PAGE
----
Nile served on the New South Wales’ Parliamentary Standing Committee on Social Issues (1988–1995), facilitating legislative reforms on adoption laws, drug abuse among youth, rape rates and pornography, domestic violence, youth violence, youth rural suicides, compensation for medically acquired AIDS/HIV victims, juvenile justice, births, deaths and marriage records.
Nile has also served on the New South Wales’ Parliamentary Standing Committee on Law and Justice, the New South Wales’ Joint Parliamentary Select Committee on Electoral Reform, the Parliamentary Select Committee into Firearms, the Joint Parliamentary Select Committee into the Management of Parliament, as Chairman of the Cross City Tunnel Inquiry and Chairman of the Joint Select Committee on the Royal North Shore Hospital.
Nile currently serves as:
Assistant President of the New South Wales’ Legislative Council
Chairman of the General Purpose Standing Committee No. 1
Chairman of the Select Committee on Electoral and Political Party Funding
Member of the Committee on the Independent Commission Against Corruption
Member of the Committee on the Health Care Complaints Commission
Member of the Legislative Council Procedure Committee
Member of the Committee on Children and Young People
Member of the Standing Committee on State Development
Member of the Privileges Committee
Dr Ross Clifford
Clifford was born and raised in the northern suburbs of Sydney and had a private school education. His conversion to Christian faith occurred at the 1959 Billy Graham crusade in Sydney. Clifford initially studied law and obtained a Diploma of Law from the Solicitors Admission Board of NSW. He worked as a solicitor in the infamous inner Sydney suburb of Kings Cross and then served as a barrister specializing in family law in the Northern Territory and New South Wales.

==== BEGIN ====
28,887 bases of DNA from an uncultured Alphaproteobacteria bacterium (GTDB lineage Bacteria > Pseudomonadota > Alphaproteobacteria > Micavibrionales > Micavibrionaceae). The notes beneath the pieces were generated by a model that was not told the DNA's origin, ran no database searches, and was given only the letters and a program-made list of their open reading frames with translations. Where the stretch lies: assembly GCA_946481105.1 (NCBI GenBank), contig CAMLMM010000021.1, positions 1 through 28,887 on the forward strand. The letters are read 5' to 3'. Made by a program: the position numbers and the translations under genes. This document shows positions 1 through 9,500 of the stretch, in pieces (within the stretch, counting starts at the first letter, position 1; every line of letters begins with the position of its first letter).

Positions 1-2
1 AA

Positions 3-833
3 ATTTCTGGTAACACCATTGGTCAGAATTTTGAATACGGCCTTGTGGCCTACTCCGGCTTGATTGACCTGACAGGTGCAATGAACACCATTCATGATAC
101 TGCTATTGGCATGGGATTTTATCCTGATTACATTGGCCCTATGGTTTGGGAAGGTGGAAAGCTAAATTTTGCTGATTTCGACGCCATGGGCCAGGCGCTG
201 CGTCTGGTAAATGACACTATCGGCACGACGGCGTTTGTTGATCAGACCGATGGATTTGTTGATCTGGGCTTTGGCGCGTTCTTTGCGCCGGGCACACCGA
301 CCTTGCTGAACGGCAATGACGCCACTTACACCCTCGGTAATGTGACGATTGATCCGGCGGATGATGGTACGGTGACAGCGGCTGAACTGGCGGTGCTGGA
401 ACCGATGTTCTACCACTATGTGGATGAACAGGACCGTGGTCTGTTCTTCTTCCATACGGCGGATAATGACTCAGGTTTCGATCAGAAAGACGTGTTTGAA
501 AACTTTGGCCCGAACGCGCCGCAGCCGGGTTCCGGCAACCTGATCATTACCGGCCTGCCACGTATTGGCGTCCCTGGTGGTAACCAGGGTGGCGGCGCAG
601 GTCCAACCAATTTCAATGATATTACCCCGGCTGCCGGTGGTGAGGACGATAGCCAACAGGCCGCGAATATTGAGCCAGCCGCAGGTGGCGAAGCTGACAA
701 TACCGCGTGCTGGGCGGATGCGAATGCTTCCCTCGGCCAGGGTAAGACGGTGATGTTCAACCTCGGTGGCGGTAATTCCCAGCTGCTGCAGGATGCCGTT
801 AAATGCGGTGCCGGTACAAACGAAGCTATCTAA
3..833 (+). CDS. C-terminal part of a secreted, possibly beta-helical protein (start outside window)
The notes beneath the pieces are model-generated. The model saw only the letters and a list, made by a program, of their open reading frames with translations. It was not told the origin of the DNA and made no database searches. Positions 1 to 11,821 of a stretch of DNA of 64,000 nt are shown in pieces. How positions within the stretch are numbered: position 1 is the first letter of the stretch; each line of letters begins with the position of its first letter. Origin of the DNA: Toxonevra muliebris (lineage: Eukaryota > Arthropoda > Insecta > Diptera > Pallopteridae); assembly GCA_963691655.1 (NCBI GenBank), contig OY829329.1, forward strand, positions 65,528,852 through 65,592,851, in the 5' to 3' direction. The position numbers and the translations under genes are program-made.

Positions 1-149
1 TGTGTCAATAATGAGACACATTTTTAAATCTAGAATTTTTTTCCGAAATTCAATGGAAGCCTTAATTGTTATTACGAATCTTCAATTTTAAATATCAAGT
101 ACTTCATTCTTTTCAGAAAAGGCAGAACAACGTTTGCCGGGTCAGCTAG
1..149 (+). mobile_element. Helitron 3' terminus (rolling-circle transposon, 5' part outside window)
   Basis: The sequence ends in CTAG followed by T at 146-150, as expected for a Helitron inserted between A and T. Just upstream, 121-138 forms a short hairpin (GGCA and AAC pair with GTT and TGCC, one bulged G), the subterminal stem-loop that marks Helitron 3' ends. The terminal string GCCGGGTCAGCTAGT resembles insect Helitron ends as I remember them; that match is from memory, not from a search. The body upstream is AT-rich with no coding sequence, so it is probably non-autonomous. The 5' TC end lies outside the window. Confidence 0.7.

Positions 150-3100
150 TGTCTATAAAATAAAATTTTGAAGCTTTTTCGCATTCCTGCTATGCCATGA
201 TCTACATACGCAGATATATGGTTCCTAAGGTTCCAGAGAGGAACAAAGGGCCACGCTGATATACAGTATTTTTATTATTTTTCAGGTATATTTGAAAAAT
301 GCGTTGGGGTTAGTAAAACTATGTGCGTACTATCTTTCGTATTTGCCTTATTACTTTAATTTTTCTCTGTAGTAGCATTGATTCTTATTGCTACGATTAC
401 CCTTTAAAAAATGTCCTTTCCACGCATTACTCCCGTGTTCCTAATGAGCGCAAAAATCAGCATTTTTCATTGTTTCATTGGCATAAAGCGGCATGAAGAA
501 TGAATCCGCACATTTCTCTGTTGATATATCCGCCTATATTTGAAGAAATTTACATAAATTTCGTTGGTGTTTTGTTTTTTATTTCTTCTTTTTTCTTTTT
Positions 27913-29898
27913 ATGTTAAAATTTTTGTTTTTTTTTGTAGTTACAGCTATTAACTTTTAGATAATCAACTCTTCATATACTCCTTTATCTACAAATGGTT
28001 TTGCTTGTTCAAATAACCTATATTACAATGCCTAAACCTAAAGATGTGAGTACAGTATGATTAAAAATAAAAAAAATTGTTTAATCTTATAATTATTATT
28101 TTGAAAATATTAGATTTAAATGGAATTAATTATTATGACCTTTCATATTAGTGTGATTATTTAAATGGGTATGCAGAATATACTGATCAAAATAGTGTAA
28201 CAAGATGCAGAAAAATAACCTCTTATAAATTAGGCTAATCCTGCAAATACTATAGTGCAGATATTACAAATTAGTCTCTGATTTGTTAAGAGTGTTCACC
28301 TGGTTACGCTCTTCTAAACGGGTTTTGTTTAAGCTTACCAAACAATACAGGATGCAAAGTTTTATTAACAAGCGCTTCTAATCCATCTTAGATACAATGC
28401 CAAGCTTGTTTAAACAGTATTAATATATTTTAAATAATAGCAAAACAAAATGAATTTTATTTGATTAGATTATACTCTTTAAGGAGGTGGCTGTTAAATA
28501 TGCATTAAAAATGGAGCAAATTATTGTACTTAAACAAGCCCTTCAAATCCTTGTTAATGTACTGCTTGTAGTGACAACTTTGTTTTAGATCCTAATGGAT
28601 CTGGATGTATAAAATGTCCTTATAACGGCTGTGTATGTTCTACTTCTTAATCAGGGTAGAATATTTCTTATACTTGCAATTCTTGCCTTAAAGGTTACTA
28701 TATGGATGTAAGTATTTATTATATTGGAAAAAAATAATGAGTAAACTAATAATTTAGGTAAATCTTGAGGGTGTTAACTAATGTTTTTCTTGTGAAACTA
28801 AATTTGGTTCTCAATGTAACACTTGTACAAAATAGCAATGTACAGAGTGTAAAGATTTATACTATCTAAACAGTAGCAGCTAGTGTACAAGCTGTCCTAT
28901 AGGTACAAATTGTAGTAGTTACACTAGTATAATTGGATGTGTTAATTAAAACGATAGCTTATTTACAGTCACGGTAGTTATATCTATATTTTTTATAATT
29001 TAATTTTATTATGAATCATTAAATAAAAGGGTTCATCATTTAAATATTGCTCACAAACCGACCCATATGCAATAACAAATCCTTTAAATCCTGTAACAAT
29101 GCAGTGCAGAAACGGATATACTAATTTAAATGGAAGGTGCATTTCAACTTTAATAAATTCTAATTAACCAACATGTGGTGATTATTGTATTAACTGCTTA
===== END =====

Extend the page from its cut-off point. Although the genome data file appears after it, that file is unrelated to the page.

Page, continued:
Clifford decided to enter the Christian ministry and studied for a Bachelor of Theology at Morling Baptist Theological College in Sydney. He initially served as pastor at South Windsor Baptist Church and first became involved in public life in the 1980s, when he became a campaigner for moral standards in advertising and publications while pastor of Gymea Baptist Church. He also contributed to church and public discourses concerning right-to-life issues and the proposed Australian Bill of Rights, which was debated and defeated during Bob Hawke’s term as Prime Minister of Australia.
In the early 1980s Clifford took a sabbatical from his preacher’s post to study apologetics at the Simon Greenleaf School of Law in Anaheim, California. Clifford’s writings place him within the school of thought known as evidentialist apologetics. His MA thesis examined the apologetics arguments of eight lawyers concerning the resurrection of Christ. The thesis, which was originally published in Russian in 1991 by Missionswerk Friedensstimme, was released in Australia under the title Leading Lawyers Look at the Resurrection (1991). It has been subsequently published in Arabic. On the strength of the Russian version of the book he was invited to speak in the Soviet Union where he met some of the personal staff of Mikhail Gorbachev, various members of the Soviet legal profession, and pastors of Baptist churches. He made a follow-up visit to some of the republics of the former Soviet Union, dialoguing about legal reforms and church issues, and spoke in a number of Soviet prisons.